2020 has been full of surprises, and their consequences remain to be fully seen. One knock-on effect of the closure of bars and restaurants and stay-home campaigns has been that many businesses – including brewers, wholesalers and retailers – have had to store their sake for longer than anticipated.

But never fear, the National Research Institute of Brewing (NRIB) is here with a pandemic update that highlights the effects of storage on different types of alcohol. They are supporting anyone who plans to store sake for long periods by working with appraisers at Regional Tax Bureaus across the country to evaluate the potential for generation of dimethyl trisulfide (DMTS) in sake, which they see as an indicator of how easily a sake may suffer from deterioration in storage (“ageing”, in a negative sense).

Their main method of evaluation is to force deterioration by keeping sake at 70°C (158°F) for one week, then measuring levels of DMTS. They hope the results of these tests will help anyone storing sake make decisions such as what order to ship out different types in, but warn that it does not predict the occurrence of hineka [老香, aromas negatively associated with “going off”].

The NRIB asks anyone with questions about the test results to first contact their local Regional Tax Bureau. In theory, only sake produced in BY2019 (the “brewing year” between July 2019 and June 2020) are subject to testing.

They also suggest a simple do-it-yourself test for seeing if a sake risks generating DMTS over time in storage. Dilute to the level at which the sake is sent to market and agitate well to incorporate air. Force deterioration by storing the sake at 45°C (113°F) for one month, 60°C (140°F) for two months, or 70°C (158°F) for one week. Then observe the colour and aroma of the sake – a photo shows deterioration-resistant sake as still clear, while a deterioration-prone one is light brown.

They also point out that the production process and quality of a sake influence how likely it is to deteriorate, and give a list of qualities they have found to be associated with resistance to deterioration:

  • Made with rice with low sulphur content (low protein content)
  • Product kept at low temperatures so the yeast does not die
  • Dilution such as addition of alcohol or water
  • Pressed without excessive pressure, or separate treatment of components found at the end of the pressing process
  • Nama [生, unpasteurised] sake kept at low temperature
  • Removal of yeast by taking out sediment
  • Early pasteurisation, etc.

So based on these results, they generally recommend any sake that does not meet the above criteria to be shipped quickly and stored at low temperatures.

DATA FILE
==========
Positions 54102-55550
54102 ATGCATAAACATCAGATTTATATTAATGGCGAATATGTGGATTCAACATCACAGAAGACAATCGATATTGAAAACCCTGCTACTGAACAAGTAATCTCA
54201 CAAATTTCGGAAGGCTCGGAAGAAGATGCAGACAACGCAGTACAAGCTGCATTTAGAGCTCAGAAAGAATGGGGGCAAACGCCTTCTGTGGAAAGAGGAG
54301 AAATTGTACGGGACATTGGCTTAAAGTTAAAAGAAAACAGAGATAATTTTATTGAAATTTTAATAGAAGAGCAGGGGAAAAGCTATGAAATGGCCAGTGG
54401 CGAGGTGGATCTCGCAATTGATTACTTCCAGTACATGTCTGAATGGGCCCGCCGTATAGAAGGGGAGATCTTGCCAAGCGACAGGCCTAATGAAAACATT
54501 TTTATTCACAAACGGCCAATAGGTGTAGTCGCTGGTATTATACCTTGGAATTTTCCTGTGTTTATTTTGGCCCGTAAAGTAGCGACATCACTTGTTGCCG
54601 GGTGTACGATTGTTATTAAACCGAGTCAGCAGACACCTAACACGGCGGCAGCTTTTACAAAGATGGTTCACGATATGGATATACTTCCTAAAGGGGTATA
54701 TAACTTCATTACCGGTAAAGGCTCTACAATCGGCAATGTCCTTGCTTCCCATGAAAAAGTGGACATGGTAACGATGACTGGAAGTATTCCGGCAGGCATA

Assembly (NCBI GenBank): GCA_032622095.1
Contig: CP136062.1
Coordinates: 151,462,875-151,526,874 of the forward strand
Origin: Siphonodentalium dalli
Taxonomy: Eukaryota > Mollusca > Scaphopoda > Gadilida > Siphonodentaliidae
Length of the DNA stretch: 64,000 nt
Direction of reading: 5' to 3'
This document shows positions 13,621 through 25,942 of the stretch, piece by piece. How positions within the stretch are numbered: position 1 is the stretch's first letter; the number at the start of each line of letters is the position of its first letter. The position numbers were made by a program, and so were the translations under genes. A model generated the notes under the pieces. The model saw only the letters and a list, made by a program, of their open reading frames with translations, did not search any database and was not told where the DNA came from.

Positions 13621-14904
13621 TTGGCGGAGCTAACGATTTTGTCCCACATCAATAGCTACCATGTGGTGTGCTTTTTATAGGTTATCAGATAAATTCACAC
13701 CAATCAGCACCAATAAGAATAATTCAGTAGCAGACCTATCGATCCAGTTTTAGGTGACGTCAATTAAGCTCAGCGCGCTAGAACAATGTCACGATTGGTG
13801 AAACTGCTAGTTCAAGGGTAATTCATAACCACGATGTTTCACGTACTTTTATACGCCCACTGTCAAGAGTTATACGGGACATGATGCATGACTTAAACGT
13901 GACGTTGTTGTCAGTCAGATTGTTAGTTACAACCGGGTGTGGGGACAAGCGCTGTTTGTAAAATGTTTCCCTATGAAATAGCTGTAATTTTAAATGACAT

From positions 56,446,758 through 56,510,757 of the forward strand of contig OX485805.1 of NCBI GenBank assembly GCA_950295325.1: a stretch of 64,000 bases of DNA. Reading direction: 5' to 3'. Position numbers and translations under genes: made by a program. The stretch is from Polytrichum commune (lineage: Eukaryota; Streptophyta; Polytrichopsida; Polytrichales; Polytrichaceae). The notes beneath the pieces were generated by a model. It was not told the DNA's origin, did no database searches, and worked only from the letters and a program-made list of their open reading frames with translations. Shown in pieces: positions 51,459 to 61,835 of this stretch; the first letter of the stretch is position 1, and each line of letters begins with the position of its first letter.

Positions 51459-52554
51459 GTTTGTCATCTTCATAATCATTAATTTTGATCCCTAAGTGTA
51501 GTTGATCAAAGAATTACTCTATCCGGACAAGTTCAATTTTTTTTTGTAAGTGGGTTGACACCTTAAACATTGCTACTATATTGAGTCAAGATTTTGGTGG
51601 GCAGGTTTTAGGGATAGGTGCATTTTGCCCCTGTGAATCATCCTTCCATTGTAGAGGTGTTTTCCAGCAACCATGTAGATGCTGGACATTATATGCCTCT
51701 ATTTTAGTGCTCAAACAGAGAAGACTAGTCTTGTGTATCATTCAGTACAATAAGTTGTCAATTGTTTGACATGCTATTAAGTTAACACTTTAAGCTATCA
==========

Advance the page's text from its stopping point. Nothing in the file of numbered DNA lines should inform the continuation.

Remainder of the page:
Noting that they have recently received many enquiries from distributors and the public about how long is too long to store sake, they also include a number of links to other pages and documents.

  • Alcohol FAQ: Storage requirements for sake depend on the type, but as a general rule if bottles are resealed after opening they should last a month.[*] Low-aroma types like futsūshu, honjōzō and junmai can be stored at room temperature so long as they are kept away from light, but types with more delicate aromas such as ginjō or junmai ginjō are more vulnerable to deterioration and should preferably be kept in a cool place with particularly aromatic ones refrigerated.[**]
  • Sake Sales Support News No. 44: I found some old sake, can it still be drunk? Old sake shouldn’t cause any health problems, but it may have deteriorated during storage due to oxidation, temperature or light. Brewed drinks contain a wider range of compounds are therefore more vulnerable to deterioration than brewed drinks. Brewers and distillers bottle and release their products when they are in peak condition, so they may be past their peak if stored for a long time at home. Some people like sake aged in this way and some do not, so it’s up to your personal preference. The colour change seen in sake is due to the Maillard reaction, which occurs between sugars and amino acids. The longer the sake is stored the more the reaction progresses, and proteins or pigments in the sake may come out of solution and create haziness or sediment. The aroma and flavour changes to become like shaoxing wine.

The NRIB also plans to publish a leaflet on sake storage soon, and invite anyone with questions to contact them.


* This is not my experience with sake – many more aromatic ones start to change within a few days. I have had a few that have survived well for a month (usually sealed with a wine saver/vacuum sealing device) but I’d say they’re the exception. It may be that I’m getting ones that have been stored for longer before I get them.

** Japanese often includes daiginjō in ginjō in contexts like these.

There was a lot more on DMTS, which I may cover in a future translation!


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